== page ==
By Michelle Hamada
In a region of the world where homosexuality is taboo, a handful of Asian filmmakers have caused a stir in LGBT film. Lucky for us— SnagFilms is streaming two of these revolutionary films for FREE!
If you haven’t seen or even heard of Wong Kar Wai’s Happy Together(1997) or Bui Thac Chuyen’s Adrift(2009), its time for you to get clicking. The two films sharply comment upon the restrictions surrounding LGBT romance while also providing enough steam to hold you over to the 50 Shades of Grey Febuary 2015 release date.
Two lovers from Hong Kong run off to live together in Buenes Aires, but their relationship is far from perfect. Ho Po-Wing is immature and explosive while Lai is reserved and depressed. The film delicately observes their tumultuous relationship and their particular fascination with the Iguazu Falls. It’s a beautiful and breathtaking film and for those who might need an extra push, Wong Kar Wai’s work in the film won the 1997 Cannes Film Festival award for Best Director.
Bui Thac Chuyen’s angsty film captures the passion and confusion of Duyen — a young and unhappy bride who is unaware that her best friend is in love with her. Set in the humid, color-saturated and puritanical Hanoi the film creates the perfect climate for a sultry summer romance. It’s a thoroughly enjoyable film and a definite must watch for anyone interested in transnational film.
Paired together these films create a marvelous window into a film culture that is rapidly transforming. Oh what a wonderful time we are in!
Richard Ayoade on 50 Shades of Grey trailer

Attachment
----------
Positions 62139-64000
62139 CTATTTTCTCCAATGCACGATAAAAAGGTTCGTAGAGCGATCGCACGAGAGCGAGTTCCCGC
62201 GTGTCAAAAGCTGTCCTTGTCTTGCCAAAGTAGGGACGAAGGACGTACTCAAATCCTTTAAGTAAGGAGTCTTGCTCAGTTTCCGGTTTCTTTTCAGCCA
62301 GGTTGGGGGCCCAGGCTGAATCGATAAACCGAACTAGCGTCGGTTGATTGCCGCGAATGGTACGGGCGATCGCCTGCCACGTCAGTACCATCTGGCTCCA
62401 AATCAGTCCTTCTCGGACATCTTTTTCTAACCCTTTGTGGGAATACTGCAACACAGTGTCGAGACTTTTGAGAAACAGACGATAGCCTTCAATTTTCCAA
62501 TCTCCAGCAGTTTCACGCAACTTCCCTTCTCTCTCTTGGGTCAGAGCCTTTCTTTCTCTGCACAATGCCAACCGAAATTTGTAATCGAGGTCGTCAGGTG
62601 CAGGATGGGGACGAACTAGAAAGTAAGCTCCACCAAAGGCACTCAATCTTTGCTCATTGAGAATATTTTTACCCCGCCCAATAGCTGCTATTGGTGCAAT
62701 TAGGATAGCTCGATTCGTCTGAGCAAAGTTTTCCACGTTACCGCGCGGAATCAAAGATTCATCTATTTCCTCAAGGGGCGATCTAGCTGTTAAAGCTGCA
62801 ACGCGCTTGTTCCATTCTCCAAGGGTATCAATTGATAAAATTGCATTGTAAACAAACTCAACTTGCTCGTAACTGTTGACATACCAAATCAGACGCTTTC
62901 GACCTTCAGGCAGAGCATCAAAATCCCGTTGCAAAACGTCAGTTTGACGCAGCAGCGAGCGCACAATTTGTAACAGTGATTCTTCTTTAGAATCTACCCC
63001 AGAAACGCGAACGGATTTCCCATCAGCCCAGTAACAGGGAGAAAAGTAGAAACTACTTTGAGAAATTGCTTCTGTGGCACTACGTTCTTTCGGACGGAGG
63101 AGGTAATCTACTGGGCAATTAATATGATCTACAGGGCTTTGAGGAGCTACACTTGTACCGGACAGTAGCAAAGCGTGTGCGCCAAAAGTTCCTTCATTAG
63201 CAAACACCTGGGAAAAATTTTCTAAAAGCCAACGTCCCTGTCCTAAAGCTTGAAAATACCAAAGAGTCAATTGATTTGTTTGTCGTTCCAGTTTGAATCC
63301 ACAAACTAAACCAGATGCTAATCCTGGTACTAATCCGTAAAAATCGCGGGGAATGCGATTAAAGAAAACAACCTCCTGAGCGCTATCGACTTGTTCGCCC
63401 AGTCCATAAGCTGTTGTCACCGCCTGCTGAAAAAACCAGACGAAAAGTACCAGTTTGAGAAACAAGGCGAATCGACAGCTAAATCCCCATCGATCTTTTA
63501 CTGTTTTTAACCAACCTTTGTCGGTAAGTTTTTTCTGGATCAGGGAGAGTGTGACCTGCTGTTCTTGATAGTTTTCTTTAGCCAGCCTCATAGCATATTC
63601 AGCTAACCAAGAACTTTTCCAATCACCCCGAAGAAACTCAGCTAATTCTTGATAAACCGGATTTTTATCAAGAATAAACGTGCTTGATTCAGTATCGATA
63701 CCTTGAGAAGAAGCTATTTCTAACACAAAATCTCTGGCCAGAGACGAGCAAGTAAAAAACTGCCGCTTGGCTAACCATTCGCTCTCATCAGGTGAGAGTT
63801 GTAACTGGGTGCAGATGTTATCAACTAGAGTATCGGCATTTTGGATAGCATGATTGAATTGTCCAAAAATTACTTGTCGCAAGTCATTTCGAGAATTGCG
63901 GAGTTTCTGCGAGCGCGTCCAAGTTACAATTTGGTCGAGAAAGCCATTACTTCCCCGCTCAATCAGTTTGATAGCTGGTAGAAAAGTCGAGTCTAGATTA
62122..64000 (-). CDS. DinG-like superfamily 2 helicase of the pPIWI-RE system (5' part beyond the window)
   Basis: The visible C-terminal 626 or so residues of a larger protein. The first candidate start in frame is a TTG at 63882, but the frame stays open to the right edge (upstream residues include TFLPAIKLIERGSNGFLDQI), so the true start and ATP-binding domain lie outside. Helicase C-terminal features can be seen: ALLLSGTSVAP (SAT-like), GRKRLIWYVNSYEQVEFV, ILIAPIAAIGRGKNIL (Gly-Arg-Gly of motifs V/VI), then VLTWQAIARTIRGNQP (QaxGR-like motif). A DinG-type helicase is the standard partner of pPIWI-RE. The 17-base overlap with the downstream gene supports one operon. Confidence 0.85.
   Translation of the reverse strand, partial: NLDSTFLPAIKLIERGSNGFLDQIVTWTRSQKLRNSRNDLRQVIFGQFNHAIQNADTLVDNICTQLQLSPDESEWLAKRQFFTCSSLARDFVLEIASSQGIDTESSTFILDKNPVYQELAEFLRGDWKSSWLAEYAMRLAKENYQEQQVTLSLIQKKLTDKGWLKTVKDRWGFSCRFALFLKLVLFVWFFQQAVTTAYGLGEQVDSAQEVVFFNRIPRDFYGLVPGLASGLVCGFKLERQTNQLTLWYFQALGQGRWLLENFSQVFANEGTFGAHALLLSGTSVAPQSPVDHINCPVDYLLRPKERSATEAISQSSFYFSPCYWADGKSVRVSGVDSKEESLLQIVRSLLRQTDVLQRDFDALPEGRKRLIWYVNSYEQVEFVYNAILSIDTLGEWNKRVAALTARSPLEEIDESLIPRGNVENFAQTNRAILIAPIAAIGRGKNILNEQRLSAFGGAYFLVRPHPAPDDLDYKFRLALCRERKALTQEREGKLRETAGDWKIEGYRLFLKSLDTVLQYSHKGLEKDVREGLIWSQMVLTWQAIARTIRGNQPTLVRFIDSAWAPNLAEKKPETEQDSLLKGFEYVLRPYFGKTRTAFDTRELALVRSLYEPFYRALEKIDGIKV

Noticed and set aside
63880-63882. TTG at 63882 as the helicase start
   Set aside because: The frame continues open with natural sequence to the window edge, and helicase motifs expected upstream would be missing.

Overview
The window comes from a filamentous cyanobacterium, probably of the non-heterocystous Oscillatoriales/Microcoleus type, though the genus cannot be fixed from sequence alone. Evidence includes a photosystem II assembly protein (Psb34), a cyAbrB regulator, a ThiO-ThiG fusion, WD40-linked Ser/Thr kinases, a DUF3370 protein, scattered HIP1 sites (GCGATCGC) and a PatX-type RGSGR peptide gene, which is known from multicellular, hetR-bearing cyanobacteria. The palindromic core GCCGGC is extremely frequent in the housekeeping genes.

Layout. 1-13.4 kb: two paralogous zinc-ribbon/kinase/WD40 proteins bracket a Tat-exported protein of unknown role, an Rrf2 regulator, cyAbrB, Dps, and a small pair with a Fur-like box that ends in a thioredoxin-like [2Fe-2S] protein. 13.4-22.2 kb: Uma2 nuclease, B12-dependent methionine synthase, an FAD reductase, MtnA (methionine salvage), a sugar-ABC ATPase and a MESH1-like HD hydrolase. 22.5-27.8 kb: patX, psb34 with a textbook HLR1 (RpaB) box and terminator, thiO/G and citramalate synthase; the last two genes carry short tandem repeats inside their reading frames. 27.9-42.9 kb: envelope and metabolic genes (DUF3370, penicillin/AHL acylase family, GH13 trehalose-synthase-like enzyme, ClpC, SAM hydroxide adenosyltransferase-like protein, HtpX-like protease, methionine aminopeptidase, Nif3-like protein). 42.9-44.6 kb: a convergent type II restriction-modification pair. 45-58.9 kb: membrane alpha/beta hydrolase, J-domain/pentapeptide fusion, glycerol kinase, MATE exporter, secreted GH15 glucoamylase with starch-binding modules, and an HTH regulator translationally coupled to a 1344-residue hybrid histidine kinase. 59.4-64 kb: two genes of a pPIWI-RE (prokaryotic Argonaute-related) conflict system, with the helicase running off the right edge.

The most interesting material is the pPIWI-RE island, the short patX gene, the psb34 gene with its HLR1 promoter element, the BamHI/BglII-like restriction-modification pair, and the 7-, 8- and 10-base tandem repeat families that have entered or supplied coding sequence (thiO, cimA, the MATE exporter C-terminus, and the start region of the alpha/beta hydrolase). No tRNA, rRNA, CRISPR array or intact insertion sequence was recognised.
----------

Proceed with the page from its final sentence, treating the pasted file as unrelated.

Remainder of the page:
(Source: britishcomedyoverflowing, via backyardgoldmine)
by Joshua Simmons
Remember those simpler times when a good summer blockbuster just consisted of a murderous shark terrorizing a small fictitious island town? Ah, the good ol’ days. If you’re experiencing fatigue from superhero movies and unoriginal sequels, we’ve made a list of some great (and fun) films that are the perfect cure for MichaelBay-itis.
A Dog’s Life: Every summer movie needs a star, and no one’s a bigger icon than Charlie Chaplin. In A Dog’s Life, Chaplin’s most memorable on-screen persona - “The Tramp” -strives to succeed in the big city with the help of his canine companion. This is a great and entertaining way to introduce the entire family to one of cinema’s greatest legends.
Africa Screams: Before Adam Sandler and Drew Barrymore went on an African safari, comedy’s favorite coupling — Abbott and Costello — did it first. More so, this one is actually funny as the duo play mild-mannered bookworms who tangle with lions, cannibals and criminals while in search of a rare gorilla in the jungle. Some familiar faces pop up along the way of the sometimes dangerous, but always hilarious, adventure.
Birth of a Nation: Cinema’s original epic, Birth of a Nation chronicles the sweeping relationship of two families fighting for opposite sides during the Civil War. D.W. Griffith’s groundbreaking film includes major historical events such as the fall of the South, Lincoln’s assassination and the birth of the Ku Klux Klan. While its portrayal of African-American men is deservedly much maligned, Birth of a Nation is still a quintessential American movie and a must-see for cinephiles.
Grand Duel: There’s a good reason Grand Duel landed on Quentin Tarantino’s list of his favorite spaghetti westerns. The story about a gun-slinging sheriff out to defend a young cowboy accused of murder is a wildly entertaining and captivating exploration of the blurred lines between good and evil. In fact, Tarantino even used the movie’s theme score in the Kill Bill movies. Fans of those films and Django Unchained have to watch Grand Duel when they get the chance.